CS
    P.S. loved the post by the way, and yep I mouthed the same words and I’m still alive but divorced…

    Reply
  2. PostModernSingle

    I’ve never been able to wrap around making a promise that binding for my future self to another person’s future self. I can promise to love someone today and promise to try tomorrow. And I don’t think I’d believe anyone who promised to do more. It’s best intentions not reality.

    Reply
  3. Thanks for the link to my post. And as I’ve stated before in a previous comment, I love learning from those that are older and wiser-so thank you. Also, although you called me “intelligent” and “serious”, I will admit that I’m still very naive. I still have so much to learn and am still ignorant in the fact that I believe in fairy tales. I want so much for it to be “till death do us part” and to believe that people will always remain in love with one another. I believe in having only one true love. Yea, I’ve got a lot of growing up to do.

    Reply
    • Thanks Raven. We’re all naive when we’re young, it’s a necessary and beautiful part of being young, to believe in things. Even I still believe in things,I’m just more careful now. You gotta have dreams, even if sometimes they don’t come true – and I hope yours will!

      Reply
  4. I read this while on vacation because try as I might, I just can’t remain parted from my wordpress friends. This is exactly what I have been feeling but couldn’t quite put into words. Excellent post!!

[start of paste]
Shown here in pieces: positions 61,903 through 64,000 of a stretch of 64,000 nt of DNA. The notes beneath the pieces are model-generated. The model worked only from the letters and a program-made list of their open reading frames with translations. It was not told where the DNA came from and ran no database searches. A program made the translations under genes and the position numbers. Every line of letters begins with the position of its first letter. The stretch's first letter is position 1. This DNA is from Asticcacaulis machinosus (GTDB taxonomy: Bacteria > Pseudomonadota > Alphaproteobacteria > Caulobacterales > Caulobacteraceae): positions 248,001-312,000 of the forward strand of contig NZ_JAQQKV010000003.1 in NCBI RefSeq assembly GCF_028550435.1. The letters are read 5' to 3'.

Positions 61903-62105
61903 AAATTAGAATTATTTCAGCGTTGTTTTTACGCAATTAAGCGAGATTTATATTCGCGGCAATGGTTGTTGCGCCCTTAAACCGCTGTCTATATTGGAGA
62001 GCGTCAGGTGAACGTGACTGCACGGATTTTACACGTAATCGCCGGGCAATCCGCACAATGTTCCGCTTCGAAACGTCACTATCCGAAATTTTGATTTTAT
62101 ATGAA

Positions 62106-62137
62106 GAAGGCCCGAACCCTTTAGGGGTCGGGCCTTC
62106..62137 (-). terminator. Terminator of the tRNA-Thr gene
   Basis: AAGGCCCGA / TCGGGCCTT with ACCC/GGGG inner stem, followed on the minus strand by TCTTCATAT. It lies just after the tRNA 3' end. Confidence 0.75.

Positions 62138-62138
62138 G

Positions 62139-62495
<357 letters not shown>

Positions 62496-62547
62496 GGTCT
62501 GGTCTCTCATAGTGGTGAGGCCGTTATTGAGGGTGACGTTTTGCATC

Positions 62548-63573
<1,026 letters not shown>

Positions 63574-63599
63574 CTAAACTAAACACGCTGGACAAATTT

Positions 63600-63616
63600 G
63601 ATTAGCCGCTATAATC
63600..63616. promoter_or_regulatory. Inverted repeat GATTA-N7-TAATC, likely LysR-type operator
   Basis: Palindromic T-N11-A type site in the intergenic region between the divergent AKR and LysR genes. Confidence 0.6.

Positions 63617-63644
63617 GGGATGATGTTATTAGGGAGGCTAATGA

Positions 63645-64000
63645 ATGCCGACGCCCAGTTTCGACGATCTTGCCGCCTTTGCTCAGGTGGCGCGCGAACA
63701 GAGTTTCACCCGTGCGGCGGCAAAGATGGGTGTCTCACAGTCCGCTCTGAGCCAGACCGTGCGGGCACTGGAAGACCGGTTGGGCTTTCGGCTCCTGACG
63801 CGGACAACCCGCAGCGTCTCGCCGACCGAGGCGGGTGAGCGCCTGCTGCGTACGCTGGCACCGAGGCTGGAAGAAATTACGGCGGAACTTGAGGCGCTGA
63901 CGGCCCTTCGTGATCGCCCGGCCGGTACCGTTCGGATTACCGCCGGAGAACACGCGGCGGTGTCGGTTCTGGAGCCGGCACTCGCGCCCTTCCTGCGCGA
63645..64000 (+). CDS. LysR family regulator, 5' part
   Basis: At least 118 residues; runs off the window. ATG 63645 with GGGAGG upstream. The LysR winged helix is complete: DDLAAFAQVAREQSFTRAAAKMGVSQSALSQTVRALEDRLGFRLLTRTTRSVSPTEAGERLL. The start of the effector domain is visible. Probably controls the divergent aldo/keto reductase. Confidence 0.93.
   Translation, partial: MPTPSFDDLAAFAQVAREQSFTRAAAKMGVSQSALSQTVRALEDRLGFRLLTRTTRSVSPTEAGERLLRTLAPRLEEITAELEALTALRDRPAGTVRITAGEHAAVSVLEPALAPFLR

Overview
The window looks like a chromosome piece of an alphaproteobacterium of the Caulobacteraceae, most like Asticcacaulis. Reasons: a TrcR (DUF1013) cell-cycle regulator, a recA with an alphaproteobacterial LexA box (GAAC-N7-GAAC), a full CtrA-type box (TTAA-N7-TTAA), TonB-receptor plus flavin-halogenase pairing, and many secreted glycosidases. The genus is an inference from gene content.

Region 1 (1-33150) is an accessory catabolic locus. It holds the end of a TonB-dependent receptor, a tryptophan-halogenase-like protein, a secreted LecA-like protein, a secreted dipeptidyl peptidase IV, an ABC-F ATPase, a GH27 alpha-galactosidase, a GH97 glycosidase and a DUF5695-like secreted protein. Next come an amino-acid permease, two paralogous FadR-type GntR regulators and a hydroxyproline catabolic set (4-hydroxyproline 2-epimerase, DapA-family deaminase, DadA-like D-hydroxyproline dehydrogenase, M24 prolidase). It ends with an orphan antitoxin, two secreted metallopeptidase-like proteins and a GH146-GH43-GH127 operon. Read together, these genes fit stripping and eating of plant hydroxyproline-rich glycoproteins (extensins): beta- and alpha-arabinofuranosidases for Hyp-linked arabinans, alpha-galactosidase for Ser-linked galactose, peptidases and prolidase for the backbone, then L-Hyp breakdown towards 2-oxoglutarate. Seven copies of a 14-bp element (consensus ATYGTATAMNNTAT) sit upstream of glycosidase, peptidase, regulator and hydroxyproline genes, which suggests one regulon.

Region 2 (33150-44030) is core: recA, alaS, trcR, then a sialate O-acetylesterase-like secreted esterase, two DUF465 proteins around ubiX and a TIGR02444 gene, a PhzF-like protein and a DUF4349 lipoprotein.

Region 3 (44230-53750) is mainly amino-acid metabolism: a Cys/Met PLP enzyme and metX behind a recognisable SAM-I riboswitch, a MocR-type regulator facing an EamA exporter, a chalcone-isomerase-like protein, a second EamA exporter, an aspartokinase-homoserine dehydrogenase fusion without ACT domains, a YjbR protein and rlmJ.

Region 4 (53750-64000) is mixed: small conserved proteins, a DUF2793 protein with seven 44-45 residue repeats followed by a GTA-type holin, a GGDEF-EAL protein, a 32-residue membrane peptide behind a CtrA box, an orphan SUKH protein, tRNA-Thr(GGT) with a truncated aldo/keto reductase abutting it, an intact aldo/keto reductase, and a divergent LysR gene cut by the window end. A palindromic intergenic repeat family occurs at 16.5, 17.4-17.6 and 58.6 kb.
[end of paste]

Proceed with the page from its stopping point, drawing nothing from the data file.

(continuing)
Reply
  5. NormalDeviations

    Heh. Reminds me of the old Meatloaf song, “Paradise By the Dashboard Light.”

    One of the observations I made years ago was that American (not sure if this applies to even similar cultures, much less radically different ones, thus the qualifier) marriage is treated like a game of Russian roulette. Like many people view marriage as a case of “I’ll be with you until you cross the line (whatever that line might be) and screw up, then all bets are off.” It doesn’t take into account that people are simply human, will screw up, and will change… and, like you basically said, people don’t always change together.

    Plus, “till death do us part” is big blanket statement and I really, really dislike absolutes. =)

    Reply
    • Australian marriage too I think. I guess it’s one of those conflicting wants things, people want security from others ‘you’ll be there when I get cancer’, AND they want to be able to get out themselves if the going gets too hard.

      Reply
  6. I think the ancient Celts had a better concept. They did a handfastening for a year and a day. At that point you could dissolve the union or continue it. A promise of “Til Death Do Us Part” seems impossible to keep. Not sure why those words were put in. Perhaps it comes from a time when people died young so that was only say 5 years of commitment?

    Reply
    • Yeah, I like that Celtic idea. That’s an interesting take on ’till death etc’. i always thought it was because the Church had said marriage was for life, for religious reasons.

      Reply
  7. marriage needs lots of love and sacrifices. 🙂
    its not my pot of soup, thats why i did not married.

    Reply
  8. Some people really mean it when they say “death do us part”…unfortunately, they hardly ever find each other.

    Reply